Thursday, December 17, 2009


When I was a somewhat emotionally mature twentysomething with my life more or less in order I could never shake the feeling that buying toy robots wasn't normal no matter how much I enjoyed it. There was always that twinge of self consciousness that has since become the inspiration for countless Usenet and other message board discussions all over the online adult toy collecting community. That different manifestations of these feelings were being discussed told me I was not alone but that wasn't very comforting. So in order to cope I did what all disenfranchised misfits do and made up a disorder to legitimize my "condition" in the eyes of mental health professionals and to rationalize my fear of the hot cashier chicks I wanted to bang. I came up with what I called Treatable Adult Roboplastico Disorder Syndrome, the earliest symptoms of which are intense feelings of shame and embarrassment experienced at checkout counters resulting from being an adult male buying toys. I hypothesized that guys afflicted with T.A.R.D.S. feel conflicted between the biological urge to bang the Toys R Us cashier and their instinctive drive to make Peter Cullen's retirement as comfortable as possible by buying every latest little plastic toy robot tractor trailer. I really do think there were some psychological issues at play contributing to the excessiveness of my toy robots obsession but who wants to spend money on psychiatrists when you could be buying robots? Thankfully for robotards like me, I found that do-it-yourself validation is only one made up disorder away.


TG&Y Family Center 12/15/85

I thought my T.A.R.D.S. was in remission after I stopped buying toy robots as much as I used to. Plus constantly moving around the country like a fugitive helped because it's hard to make progress when you see those same cashiers all the time. I thought the days of feeling humiliated by a toy robots based hobby were behind me. Boy was I wrong. The other day I found myself in a situation reminiscent of those early encounters with cashiers but what happened recently made those feelings of humiliation seem like total amateur hour. In addition to collecting old newspaper ads for lines like Transformers and GoBots and Voltron, I also collect ads for ancillary merchandise featuring said toy robots franchises-stuff like toothbrushes, electric racing sets, power cycles, sleeping bags, tents and radios. Part of this miscellaneous merchandising includes children's clothing like hats, shoes, shirts and even underwear and pajamas. What I never realized until last week when I went to the library was that collecting these ads for the Vintage Space Toaster Palace means that at times I am taking pictures of ads featuring little boys in pajamas. So there I am a guy in my thirties hunched over the microfilm machine monitor trying to get a good picture with my camera of some little kid dressed up in Dinobot pajamas in 1985. I never realized this might be creepy until I was getting some good Dinobot pajama ads and I got up from my chair and there's some teenage looking chick at the computer station directly behind me giving me a smirky look like she's caught me in some sort of compromising position but I'm all, DINOBOTS, BITCH!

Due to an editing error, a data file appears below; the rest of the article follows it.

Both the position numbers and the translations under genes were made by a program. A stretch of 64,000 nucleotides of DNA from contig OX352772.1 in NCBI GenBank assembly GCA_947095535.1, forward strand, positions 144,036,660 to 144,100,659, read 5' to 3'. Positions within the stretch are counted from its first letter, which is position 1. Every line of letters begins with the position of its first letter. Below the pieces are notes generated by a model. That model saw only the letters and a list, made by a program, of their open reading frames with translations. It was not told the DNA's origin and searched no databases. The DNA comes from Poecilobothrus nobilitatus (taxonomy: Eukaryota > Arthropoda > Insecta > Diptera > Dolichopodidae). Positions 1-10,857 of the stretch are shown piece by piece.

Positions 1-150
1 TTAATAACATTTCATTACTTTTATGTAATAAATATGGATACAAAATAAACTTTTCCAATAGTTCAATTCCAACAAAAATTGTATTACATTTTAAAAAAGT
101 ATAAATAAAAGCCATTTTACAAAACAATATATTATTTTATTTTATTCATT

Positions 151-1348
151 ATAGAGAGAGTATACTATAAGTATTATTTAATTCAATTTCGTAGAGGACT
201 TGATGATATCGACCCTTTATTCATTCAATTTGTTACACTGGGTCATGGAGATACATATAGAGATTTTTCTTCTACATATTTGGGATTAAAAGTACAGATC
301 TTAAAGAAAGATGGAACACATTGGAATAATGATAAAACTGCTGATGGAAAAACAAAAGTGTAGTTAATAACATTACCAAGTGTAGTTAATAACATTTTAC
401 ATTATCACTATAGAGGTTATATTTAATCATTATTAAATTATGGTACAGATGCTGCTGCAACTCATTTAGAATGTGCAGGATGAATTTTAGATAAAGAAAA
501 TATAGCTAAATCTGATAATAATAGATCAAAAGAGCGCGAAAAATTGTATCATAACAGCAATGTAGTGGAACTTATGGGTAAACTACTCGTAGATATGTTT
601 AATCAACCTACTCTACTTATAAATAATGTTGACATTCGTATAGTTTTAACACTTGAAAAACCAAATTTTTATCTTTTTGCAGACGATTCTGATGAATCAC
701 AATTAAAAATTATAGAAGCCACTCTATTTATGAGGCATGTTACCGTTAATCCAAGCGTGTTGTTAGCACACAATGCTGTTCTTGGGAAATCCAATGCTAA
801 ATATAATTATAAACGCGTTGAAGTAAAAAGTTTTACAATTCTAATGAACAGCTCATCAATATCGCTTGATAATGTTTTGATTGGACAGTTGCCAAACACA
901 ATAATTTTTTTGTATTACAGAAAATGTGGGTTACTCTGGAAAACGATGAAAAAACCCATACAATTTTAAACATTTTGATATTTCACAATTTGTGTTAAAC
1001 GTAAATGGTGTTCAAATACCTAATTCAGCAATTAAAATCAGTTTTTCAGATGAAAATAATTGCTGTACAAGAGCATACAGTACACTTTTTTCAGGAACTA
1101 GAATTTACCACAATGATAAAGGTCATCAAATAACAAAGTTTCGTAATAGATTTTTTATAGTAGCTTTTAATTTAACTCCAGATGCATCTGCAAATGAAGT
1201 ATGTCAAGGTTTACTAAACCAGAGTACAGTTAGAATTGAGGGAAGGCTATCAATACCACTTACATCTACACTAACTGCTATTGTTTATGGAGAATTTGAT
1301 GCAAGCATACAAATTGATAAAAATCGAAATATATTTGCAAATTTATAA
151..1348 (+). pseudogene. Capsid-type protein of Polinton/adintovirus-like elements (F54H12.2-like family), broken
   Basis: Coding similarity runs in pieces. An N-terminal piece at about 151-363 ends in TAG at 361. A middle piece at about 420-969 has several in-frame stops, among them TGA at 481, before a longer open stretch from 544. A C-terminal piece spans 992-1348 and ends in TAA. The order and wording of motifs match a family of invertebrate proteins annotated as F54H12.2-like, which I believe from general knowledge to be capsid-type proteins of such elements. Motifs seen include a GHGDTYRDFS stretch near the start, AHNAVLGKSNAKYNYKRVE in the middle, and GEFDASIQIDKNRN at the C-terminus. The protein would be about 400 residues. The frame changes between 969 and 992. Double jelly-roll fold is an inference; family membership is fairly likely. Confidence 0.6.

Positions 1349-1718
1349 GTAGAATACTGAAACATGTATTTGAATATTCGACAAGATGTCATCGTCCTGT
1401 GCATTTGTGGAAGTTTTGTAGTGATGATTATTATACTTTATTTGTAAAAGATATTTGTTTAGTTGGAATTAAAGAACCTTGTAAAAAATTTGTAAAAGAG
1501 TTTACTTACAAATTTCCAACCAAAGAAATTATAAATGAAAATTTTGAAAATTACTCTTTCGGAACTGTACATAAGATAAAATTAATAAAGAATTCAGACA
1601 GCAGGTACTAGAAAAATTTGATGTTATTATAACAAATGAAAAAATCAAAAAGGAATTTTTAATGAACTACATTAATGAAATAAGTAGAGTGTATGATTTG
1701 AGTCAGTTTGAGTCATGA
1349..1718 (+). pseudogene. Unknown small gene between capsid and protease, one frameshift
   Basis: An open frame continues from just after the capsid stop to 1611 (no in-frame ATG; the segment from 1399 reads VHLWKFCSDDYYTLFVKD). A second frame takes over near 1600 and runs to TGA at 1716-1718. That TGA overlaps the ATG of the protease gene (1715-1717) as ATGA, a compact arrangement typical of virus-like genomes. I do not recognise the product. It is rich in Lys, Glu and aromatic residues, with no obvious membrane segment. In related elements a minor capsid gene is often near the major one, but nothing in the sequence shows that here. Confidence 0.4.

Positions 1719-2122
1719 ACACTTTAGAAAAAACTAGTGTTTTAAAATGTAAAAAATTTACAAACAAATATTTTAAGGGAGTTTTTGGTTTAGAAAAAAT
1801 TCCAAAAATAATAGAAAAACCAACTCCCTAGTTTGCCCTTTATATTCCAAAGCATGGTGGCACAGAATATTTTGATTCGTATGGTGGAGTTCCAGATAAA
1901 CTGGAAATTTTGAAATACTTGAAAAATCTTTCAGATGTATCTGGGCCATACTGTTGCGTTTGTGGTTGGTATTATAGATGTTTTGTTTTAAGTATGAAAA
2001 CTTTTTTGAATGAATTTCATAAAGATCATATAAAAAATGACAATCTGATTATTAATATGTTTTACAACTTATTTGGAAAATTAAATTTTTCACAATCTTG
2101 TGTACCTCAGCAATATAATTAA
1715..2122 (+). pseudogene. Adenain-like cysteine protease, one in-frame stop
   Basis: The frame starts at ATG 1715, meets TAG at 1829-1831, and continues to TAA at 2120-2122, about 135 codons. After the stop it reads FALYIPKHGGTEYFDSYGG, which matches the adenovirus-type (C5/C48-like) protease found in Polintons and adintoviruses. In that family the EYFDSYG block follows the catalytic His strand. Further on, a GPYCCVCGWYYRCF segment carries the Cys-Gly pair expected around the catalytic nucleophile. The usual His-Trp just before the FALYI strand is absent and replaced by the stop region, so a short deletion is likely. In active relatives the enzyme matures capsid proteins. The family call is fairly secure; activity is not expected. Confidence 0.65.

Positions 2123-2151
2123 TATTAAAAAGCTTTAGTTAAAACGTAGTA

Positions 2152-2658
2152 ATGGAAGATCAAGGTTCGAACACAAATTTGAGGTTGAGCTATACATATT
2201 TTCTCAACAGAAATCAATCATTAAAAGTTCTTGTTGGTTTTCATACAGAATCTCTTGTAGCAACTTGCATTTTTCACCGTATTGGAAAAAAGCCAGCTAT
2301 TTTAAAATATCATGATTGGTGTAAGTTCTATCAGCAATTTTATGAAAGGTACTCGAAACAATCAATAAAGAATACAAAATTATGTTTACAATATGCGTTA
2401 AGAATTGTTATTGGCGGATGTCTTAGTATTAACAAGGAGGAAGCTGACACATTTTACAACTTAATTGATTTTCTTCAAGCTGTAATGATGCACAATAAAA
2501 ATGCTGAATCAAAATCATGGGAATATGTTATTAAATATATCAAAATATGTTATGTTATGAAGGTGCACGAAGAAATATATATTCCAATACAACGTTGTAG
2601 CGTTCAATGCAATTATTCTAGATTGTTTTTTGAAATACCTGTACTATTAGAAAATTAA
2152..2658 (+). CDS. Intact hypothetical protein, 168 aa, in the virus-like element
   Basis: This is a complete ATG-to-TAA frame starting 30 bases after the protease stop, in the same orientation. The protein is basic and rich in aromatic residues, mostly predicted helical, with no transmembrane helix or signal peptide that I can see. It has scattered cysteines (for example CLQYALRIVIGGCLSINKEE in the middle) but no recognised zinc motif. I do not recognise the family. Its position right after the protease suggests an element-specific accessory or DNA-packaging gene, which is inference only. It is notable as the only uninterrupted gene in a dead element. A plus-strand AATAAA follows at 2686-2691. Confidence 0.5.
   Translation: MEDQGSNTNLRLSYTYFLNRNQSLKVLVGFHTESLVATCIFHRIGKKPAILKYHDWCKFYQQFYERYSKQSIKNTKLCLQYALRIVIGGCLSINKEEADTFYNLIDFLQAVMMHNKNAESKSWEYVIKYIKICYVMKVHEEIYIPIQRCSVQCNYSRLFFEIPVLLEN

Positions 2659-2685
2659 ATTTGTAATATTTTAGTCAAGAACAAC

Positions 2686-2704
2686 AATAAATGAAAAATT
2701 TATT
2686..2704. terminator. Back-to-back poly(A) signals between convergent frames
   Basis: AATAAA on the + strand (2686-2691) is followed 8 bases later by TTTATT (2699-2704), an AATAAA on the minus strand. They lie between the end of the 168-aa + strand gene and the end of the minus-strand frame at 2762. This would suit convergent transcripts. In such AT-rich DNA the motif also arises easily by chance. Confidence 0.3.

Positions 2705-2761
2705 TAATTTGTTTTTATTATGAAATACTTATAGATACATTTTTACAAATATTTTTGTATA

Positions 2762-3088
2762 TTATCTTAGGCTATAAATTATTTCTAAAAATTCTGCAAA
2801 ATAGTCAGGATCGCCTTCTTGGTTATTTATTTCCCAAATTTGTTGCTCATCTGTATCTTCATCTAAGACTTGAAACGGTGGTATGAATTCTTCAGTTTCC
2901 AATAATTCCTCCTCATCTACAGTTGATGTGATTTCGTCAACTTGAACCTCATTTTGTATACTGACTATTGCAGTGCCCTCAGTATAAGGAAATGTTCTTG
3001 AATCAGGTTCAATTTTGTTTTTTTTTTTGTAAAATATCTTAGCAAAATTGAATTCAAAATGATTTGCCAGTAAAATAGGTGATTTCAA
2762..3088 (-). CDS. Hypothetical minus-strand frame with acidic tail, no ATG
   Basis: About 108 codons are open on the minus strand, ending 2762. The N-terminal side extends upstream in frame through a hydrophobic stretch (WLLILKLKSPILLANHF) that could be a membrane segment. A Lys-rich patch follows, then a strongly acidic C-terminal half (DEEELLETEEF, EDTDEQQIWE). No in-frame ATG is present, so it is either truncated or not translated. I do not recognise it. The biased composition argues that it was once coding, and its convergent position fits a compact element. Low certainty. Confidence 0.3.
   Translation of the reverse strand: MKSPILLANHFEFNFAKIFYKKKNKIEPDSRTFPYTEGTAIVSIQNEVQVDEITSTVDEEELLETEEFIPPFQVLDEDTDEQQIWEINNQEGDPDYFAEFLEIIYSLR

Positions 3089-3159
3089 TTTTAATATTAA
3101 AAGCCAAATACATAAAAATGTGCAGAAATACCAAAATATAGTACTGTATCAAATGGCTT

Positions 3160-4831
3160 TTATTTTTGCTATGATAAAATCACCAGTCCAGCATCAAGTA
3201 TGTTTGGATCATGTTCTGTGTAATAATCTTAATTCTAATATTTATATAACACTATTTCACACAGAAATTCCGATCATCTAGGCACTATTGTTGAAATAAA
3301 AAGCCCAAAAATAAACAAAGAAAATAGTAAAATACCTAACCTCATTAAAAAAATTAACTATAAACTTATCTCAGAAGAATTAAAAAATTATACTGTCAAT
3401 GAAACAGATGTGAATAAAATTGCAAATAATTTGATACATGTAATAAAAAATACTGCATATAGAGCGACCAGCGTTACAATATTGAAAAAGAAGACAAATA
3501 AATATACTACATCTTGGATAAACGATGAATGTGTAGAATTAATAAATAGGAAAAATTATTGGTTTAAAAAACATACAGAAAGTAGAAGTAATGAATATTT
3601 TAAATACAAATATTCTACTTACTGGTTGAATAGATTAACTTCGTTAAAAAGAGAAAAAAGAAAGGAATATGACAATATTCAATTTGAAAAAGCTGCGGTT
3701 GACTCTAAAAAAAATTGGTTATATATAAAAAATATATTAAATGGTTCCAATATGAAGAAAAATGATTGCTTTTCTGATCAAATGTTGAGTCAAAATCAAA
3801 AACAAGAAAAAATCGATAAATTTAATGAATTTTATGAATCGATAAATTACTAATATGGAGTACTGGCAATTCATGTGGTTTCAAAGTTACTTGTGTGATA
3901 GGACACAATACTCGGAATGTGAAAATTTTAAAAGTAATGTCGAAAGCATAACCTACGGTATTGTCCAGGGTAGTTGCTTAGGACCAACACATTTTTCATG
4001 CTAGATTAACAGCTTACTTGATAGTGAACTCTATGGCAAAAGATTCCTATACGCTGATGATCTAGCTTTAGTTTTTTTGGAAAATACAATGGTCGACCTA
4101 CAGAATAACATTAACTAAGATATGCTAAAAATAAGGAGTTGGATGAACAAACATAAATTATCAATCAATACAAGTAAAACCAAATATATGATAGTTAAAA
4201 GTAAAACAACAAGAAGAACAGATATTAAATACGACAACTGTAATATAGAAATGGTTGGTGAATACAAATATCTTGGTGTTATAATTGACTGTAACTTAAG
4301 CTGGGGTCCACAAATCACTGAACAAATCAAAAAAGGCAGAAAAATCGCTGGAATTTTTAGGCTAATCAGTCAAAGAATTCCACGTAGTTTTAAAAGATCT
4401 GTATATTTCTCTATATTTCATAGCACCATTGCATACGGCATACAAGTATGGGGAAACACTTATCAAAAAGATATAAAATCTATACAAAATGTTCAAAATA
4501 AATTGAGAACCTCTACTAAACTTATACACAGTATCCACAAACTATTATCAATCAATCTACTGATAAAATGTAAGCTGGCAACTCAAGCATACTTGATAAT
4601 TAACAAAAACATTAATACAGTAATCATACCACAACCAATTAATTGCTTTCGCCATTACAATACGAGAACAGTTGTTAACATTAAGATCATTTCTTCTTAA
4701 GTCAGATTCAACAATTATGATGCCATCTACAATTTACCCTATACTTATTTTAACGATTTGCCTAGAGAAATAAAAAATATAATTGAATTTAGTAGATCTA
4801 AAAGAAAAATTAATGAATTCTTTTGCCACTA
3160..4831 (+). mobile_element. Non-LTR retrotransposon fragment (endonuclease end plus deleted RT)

K-Mart 10/09/85
Montgomery Ward 11/13/86
Sears 12/12/85


naladahc said...

Treatable Adult Roboplastico Disorder Syndrome can be cured or at least kept in check by Michael Bay.

Evil King Macrocranios said...

Only if you don't kill yourself after seeing his movies!

Jamspeed said...

I had those Slag pjs! Awesome find!

Evil King Macrocranios said...

I have no need for pajamas, even less for milk and cookies.


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Evil King Macrocranios was voted king by the evil peoples of the Kingdom of Macrocrania. They listen to Iron Maiden all day and try to take pictures of ghosts with their webcams.